With the rhetoric stepped up, the political-media elite have fallen into lockstep. The commentariat are currently engaging in a competition to out-sententious each other. IS are very, very bad, Gareth-Gareth Evans and Peter Hartcher tell us in the op-ed pages today. Perhaps you knew this already. The pompous, pointless bluster in which high-profile commentators urge us on to do something we were going to do anyway — and that even those opposed to practically all interventions have taken up a tactical silence concerning — is simply a substitute for analysis of the region and the complexities of the politics.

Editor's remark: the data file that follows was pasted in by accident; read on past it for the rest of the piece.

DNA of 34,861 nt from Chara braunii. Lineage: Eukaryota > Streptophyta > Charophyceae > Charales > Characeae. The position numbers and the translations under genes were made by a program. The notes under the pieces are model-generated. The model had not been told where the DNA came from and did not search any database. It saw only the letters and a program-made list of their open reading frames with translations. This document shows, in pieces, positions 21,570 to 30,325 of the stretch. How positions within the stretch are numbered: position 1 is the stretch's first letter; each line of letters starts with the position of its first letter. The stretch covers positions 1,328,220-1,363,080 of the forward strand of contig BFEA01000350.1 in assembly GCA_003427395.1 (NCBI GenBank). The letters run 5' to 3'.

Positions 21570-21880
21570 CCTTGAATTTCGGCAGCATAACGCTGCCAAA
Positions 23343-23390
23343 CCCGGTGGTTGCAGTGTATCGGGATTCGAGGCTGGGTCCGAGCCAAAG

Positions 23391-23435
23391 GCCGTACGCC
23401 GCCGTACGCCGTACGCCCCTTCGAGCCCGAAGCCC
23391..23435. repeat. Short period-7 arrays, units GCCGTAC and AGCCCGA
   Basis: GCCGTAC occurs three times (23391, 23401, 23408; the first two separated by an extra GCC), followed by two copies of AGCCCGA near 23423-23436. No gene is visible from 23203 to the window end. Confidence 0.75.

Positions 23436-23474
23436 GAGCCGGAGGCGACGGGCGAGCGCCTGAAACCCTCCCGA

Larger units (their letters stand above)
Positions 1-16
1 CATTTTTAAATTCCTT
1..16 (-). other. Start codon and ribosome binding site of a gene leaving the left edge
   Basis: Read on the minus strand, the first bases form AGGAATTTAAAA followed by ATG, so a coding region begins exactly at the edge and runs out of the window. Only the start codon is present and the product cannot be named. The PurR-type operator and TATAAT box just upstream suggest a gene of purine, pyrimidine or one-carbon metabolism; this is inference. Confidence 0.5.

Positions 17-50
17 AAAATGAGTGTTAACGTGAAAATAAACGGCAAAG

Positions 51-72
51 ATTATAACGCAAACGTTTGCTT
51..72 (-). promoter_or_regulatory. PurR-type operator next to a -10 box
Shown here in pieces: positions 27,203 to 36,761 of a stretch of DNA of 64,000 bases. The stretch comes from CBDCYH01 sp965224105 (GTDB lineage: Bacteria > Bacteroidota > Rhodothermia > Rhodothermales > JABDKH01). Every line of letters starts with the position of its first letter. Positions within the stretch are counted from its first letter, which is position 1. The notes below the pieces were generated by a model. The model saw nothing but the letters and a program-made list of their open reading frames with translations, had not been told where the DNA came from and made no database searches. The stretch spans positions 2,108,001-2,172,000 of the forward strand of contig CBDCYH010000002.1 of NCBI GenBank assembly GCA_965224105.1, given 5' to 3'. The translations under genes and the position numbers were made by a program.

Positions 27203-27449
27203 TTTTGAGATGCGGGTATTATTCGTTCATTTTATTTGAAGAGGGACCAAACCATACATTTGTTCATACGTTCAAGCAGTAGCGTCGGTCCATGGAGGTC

The first and most obvious point is that we aren’t doing anything comprehensive about the ruthless violence of IS overall, we’re simply pointing it away from Iraqi Kurdistan and some northern groups. South of Mosul, the group has free rein. Indeed, the current intervention will strengthen IS’s hand there, since the direct supply of arms to the Kurds further weakens the Iraqi state. Indeed, this current intervention may be the death blow — at some point the Kurds will go back on their word to the US and unilaterally declare their independence. The US-made military aid contingent on its continued commitment to Iraq, but what could the Americans do if the Kurds make the declaration mid-mission? Their newly declared independence would make the mission more strategically necessary, not less.